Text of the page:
- The tax system should provide targeted assistance towards stress points in a business life cycle, such as the start-up phase or during a temporary setback; and
- To avoid incentives towards complex business structures, consideration should be given to the creation of a simplified small business entity.
NOTE: In addition to the White Paper recommendations, the IPA has added another relating to Division 7A.
The IPA recommends that further consultation be undertaken to revisit ways to minimise the operation of Division 7A to businesses that use corporate profits to fund business activities. The BOT report includes recommendations designed to ease the compliance burden associated with the rules that govern distributions from private companies and to lower the cost of working capital for private businesses.
The IPA welcomes further consultation on the reform of Division 7A, but understandably given the current political environment believes that the proposed start date of 1 July 2019 is unrealistic given significant differences in the policy direction being proposed.
The federal government should:
- Provide tax breaks for companies acquiring new technologies not developed in-house;
- Provide a tax allowance for companies investing in intellectual property protection (through patents, copyright, trademarks, design rights etc) in-house;
- Provide tax allowances for companies that generate licensing income for in-house new technologies;
- Rigorously continue with its patent box initiatives, as outlined in its current reform agenda;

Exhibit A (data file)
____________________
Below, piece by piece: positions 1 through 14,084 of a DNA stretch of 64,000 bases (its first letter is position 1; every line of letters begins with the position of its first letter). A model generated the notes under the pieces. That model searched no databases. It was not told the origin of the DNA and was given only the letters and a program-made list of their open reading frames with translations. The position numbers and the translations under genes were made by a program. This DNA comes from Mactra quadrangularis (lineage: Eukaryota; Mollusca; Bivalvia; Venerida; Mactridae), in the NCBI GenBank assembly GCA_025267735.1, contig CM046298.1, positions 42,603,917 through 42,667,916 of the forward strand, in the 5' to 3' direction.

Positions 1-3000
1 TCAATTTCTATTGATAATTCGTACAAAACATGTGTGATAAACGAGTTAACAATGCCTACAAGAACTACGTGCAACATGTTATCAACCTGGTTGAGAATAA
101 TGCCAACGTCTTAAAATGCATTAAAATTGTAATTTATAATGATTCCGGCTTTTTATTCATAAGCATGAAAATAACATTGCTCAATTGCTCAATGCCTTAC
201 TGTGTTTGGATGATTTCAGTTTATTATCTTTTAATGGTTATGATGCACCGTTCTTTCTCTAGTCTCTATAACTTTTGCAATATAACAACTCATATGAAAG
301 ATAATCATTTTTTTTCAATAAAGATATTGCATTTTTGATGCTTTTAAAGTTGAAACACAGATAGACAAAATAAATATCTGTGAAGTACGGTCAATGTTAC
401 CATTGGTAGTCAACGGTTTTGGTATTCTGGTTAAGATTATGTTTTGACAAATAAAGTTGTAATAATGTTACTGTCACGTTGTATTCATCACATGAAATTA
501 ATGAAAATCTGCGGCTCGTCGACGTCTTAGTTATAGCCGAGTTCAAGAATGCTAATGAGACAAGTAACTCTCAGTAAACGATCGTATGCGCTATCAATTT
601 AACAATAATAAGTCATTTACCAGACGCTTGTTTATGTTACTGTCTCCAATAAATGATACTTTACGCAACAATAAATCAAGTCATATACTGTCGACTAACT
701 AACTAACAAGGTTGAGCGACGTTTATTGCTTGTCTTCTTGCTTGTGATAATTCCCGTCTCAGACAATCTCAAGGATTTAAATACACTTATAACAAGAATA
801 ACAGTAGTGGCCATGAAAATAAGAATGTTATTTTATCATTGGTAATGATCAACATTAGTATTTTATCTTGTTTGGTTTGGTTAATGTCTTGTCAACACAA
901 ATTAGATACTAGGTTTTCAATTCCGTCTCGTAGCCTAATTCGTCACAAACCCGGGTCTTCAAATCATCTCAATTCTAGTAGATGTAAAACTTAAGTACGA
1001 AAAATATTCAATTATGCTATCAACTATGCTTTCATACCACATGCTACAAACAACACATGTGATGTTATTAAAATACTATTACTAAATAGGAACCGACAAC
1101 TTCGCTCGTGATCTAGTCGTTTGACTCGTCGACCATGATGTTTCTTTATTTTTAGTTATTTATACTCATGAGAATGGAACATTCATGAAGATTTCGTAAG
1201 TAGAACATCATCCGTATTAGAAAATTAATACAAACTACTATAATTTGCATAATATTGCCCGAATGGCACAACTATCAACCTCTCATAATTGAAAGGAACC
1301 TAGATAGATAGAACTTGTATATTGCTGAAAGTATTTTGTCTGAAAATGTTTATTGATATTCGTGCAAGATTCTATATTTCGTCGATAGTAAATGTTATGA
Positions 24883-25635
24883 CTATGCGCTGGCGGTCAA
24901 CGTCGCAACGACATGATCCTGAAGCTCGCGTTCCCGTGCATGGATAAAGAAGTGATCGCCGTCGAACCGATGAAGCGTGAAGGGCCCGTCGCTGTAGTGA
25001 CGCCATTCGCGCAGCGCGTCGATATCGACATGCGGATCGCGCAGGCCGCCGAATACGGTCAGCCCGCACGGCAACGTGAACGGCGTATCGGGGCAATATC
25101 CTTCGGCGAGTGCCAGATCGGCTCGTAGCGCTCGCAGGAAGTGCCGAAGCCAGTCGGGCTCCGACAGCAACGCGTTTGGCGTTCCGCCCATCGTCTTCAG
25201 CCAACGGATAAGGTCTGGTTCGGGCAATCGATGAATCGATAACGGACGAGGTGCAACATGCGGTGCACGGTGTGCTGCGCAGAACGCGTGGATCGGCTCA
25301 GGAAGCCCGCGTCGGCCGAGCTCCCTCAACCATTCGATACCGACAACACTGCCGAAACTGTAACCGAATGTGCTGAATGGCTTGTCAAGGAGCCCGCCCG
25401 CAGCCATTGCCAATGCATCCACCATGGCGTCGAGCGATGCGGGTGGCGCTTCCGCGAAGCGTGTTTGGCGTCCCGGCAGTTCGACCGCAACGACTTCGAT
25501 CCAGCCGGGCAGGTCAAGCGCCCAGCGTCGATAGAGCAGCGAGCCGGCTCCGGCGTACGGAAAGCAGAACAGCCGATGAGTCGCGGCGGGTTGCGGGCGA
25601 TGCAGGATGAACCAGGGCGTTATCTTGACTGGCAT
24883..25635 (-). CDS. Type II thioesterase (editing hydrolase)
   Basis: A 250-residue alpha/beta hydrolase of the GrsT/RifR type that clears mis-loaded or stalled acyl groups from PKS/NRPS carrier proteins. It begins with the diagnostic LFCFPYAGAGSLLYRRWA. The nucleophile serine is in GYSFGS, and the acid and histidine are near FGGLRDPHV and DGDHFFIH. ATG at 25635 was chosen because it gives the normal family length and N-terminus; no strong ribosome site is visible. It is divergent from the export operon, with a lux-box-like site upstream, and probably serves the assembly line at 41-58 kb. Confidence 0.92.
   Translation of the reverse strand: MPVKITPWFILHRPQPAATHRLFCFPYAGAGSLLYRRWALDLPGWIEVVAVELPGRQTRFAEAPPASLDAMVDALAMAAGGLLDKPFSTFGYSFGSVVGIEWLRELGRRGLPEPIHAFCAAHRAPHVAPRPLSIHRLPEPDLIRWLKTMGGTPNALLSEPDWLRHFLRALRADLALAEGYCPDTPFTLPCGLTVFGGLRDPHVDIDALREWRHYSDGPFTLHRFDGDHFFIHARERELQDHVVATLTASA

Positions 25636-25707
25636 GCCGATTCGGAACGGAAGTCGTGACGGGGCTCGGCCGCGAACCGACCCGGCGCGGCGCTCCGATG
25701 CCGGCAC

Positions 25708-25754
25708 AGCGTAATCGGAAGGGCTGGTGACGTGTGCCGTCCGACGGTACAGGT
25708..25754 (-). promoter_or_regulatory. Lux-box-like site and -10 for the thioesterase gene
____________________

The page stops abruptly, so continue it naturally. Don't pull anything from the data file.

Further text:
- Further develop government procurement initiatives to ensure small business procurement targets are met and exceeded by 2022. These programs should be based on those running in the US; and
- Allocate a pool of funds for further research into youth entrepreneurship in Australia, so policy decisions made in this area are based on research evidence.
All Australian governments should provide more support:
- For research and development by small and medium-sized firms; and
- For firms to adapt existing technologies and innovation.
- Better linkages should develop between cutting-edge research universities and industry. Typically, only large firms have the resources to fund university-level research and development;
- Measures should be developed and implemented to help the spread of existing innovations to a broader range of frms;
- Encouragement should be given to frms to adopt ‘continuous improvement’ methods to embed incremental innovation, as this will generate large productivity improvements quickly;
- and A ‘matching’ service should be developed to promote the building of collaborative relationships between multinational corporations and Australian businesses, both domestically and abroad.